CHEYENNE – If the first day of the session was any indication, Medicaid expansion faces a massive uphill battle to even be discussed in the state Legislature this year.
While it could still be reintroduced by a later vote, a House bill authorizing Gov. Mark Gordon to expand Medicaid failed to receive the necessary two-thirds for it to be considered in the coming weeks.
Representatives made the decision to remove the bill from the consent agenda during their first floor session of the year.
Like all the other bills on Monday’s consent agenda, the Medicaid expansion bill was sponsored by a committee. In November, members of the Joint Revenue Interim Committee voted to advance the bill by an 8-5 vote.
If approved by the full Legislature, the bill would have expanded Medicaid to uninsured people whose income is at or below 138% of the federal poverty level – roughly $17,500 for a single person.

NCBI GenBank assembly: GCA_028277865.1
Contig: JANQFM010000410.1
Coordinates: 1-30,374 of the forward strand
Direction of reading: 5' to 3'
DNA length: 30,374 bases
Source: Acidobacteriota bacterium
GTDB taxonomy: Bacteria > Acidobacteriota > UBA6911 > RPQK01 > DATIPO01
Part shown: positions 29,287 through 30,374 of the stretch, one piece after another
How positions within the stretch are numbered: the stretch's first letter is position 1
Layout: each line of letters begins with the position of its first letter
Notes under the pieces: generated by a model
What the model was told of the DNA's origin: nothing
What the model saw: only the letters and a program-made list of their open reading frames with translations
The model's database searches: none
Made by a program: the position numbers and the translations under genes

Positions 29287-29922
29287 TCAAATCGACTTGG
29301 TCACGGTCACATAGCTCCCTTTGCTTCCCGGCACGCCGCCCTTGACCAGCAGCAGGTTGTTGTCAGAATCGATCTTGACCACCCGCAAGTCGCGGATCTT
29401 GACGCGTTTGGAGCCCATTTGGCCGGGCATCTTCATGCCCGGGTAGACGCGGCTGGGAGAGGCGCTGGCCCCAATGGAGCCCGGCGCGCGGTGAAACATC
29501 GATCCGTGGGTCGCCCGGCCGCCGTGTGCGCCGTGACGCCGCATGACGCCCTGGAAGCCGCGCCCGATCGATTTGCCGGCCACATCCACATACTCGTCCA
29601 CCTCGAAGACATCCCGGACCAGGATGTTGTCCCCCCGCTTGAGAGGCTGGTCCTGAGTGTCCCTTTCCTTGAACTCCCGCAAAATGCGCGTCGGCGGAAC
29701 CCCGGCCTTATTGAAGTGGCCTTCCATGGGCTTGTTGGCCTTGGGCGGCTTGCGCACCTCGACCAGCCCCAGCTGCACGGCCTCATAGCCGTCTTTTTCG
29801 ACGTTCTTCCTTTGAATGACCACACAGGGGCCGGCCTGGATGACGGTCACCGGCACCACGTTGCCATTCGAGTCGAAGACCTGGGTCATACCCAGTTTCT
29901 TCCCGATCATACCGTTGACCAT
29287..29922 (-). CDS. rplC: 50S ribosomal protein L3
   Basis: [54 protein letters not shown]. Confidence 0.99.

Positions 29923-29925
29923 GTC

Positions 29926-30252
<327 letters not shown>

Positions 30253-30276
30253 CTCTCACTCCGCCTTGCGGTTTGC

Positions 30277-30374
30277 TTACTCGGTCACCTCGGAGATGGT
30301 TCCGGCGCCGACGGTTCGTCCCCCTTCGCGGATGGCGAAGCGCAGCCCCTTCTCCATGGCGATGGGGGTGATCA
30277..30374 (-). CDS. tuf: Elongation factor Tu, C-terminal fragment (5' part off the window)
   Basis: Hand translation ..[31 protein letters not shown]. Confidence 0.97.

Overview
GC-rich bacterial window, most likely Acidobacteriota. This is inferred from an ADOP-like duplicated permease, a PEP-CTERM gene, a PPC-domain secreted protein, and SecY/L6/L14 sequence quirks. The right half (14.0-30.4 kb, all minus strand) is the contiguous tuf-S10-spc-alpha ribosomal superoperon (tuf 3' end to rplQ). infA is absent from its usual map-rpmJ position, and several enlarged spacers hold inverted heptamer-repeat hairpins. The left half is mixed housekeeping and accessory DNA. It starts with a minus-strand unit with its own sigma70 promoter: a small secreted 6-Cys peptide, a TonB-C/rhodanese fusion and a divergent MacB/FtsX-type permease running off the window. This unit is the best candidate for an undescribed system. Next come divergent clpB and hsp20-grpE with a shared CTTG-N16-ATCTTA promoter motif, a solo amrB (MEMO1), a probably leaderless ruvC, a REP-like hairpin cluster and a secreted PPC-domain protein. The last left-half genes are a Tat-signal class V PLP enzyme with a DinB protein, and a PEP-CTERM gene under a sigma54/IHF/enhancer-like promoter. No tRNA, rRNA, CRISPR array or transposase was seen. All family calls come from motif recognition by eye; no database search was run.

An estimated 19,000 people in Wyoming would be newly covered within 24 months of the expansion, according to recent estimates from the state Department of Health.
Bills can only be introduced until the end of this week, so any efforts to revive the bill will need to be done quickly. Rep. Sara Burlingame, D-Cheyenne, said House Minority Leader Cathy Connolly, D-Laramie, plans to reintroduce an individual version of the legislation in the next few days.
The swift vote to kill the bill comes after momentum for expansion had seemingly been building in recent weeks. Last month, a wide-ranging coalition called Healthy Wyoming announced its support for expansion. The coalition includes the Wyoming Hospital Association, Wyoming Medical Society, AARP Wyoming, the Equality State Policy Center and others.